Why a Wii U Price Drop Needs to Happen

Anyone that owns a Wii U can proclaim without a doubt that it’s a fantastic system. There are a few great games for it, an awesome (if underused) tablet-like controller, and the virtual console, which will always be one of Nintendo’s best kept exclusive feature. The problem is that the Wii U doesn’t get much love by the gaming world. Most view it as a inferior console. While it’s true that it’s specs are extremely outdated (especially compared to the newer consoles), the attractive price-point kind of made up for it at the time. However, things are about to change soon. The PlayStation 4 is about to release for a retail price of $399.99. Let’s face it, the basic Wii U model at $299.99 is not worth it. 4GB of memory is laughable. At $349.99, the deluxe model is only $50 cheaper than a brand spanking new PS4. There’s no way consumers are gonna opt for the Wii U when they can buy a powerful true next-gen machine for just a few more dollars.

The gamepad rocks but it doesn't seem to attract customers.
The GamePad rocks, but it doesn’t seem to attract customers.

Third party support is dropping left and right. Everyday you hear news of another company either cancelling it’s Wii U support, or dropping high profile exclusives on other systems. First it was Rayman Legends, one of the only big guns that was supposed to hit the Wii U in Q1, then Deus Ex: Human Revolution Director’s Cut got the same treatment, a once Wii U exclusive now hitting every other system. EA doesn’t seem to have one single title in development while Square-Enix announced Kingdom Hearts 3 for everything but the Wii U. That’s another reason why the price needs to drop, Nintendo absolutely needs to sell more Wii U’s if they ever hope to gain support back.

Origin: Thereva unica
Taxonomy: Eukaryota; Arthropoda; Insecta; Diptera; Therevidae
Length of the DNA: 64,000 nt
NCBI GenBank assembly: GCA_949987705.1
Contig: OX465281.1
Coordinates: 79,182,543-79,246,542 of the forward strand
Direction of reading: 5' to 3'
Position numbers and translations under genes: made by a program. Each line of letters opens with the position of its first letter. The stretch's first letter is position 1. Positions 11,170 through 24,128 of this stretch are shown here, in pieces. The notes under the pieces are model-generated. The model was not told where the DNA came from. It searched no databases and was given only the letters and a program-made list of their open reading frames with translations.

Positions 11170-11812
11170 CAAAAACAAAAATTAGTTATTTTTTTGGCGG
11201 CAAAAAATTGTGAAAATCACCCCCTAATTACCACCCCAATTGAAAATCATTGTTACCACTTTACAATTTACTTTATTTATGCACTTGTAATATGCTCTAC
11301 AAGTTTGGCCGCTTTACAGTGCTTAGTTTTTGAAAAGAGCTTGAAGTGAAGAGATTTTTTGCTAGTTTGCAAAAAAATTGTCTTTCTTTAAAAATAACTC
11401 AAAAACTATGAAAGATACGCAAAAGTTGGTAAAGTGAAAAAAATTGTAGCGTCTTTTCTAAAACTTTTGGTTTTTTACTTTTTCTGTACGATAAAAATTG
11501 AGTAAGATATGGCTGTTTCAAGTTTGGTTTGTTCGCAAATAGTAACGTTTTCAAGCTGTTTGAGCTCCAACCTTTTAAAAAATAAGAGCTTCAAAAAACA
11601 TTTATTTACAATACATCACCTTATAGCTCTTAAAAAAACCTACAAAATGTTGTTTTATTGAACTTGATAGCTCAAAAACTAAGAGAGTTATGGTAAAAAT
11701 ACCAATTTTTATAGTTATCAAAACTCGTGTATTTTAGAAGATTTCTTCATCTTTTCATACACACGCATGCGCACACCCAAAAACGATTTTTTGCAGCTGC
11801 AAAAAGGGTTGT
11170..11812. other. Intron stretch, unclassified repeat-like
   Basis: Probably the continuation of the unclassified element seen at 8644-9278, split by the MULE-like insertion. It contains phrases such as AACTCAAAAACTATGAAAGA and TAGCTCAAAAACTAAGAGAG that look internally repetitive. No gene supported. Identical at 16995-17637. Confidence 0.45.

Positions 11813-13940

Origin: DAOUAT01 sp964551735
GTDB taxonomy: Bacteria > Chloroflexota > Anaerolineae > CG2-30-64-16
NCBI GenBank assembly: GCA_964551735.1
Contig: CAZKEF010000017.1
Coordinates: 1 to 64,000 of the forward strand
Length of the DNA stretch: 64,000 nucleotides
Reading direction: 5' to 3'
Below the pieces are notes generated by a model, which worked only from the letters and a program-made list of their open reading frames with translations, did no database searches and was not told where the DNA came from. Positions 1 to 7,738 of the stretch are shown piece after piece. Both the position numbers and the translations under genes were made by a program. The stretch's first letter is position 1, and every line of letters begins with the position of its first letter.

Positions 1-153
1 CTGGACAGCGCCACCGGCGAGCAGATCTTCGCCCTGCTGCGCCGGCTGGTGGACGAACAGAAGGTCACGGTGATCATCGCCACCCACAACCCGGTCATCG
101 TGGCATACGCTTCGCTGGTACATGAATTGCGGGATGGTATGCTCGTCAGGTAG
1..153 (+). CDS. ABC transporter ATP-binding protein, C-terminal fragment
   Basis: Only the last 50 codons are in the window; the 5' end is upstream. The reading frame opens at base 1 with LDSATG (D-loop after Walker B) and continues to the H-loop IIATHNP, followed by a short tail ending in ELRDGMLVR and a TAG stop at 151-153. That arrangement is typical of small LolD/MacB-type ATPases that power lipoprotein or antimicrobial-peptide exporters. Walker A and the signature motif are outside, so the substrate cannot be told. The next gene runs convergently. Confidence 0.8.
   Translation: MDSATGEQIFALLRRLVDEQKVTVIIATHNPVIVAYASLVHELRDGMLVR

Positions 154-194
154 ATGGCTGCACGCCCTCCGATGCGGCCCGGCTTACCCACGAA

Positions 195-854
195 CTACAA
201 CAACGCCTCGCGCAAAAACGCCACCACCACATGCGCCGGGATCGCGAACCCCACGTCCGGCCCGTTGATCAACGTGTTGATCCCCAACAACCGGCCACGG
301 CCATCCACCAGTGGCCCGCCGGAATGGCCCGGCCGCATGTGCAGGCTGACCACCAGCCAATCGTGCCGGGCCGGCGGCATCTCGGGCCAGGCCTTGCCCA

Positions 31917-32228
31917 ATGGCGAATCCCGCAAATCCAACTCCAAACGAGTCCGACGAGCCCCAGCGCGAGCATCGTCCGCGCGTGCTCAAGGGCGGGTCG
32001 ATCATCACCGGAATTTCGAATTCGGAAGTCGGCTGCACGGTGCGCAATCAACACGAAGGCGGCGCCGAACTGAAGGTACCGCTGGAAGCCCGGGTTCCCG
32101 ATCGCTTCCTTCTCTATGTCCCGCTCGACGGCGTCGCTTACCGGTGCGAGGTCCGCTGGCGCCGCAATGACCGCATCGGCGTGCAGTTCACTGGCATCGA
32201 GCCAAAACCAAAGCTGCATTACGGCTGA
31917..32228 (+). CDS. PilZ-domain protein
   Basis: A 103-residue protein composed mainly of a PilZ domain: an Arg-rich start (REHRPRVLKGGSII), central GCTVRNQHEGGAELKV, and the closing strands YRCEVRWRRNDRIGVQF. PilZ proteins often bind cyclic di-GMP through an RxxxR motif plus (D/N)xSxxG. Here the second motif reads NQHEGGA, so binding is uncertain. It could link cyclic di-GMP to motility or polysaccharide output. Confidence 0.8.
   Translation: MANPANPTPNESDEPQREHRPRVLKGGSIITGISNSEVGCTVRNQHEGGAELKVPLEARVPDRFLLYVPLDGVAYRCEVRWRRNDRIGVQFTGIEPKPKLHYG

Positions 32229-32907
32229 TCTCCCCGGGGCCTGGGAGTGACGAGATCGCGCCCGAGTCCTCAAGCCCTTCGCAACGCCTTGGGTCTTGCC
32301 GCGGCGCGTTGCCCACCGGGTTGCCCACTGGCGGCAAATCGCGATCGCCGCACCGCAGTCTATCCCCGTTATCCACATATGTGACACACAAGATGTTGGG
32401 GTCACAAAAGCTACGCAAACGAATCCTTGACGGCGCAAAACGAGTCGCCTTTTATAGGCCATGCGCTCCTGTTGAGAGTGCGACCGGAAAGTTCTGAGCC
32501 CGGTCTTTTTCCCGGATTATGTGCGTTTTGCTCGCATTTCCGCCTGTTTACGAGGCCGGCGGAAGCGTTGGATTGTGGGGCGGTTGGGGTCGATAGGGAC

While it’s absolutely true that the 3DS faced a similar situation at first, it doesn’t necessarily mean that the Wii U will be a great comeback story as well. The 3DS got a truckload of quality titles and never let go since. The Wii U seems to be on the right track with Pikmin 3, Zelda HD, Super Mario 3D World and Donkey Kong Country: Tropical Freeze all hitting before the end of the year. With Mario Kart 8 and Super Smash Brothers Wii U also set for 2014 releases, the future seems bright. However, without third party support, you can be sure that we will see many more game droughts with next to no new releases like Wii U owners have been experiencing since launch.

Will 3D World have the same impact?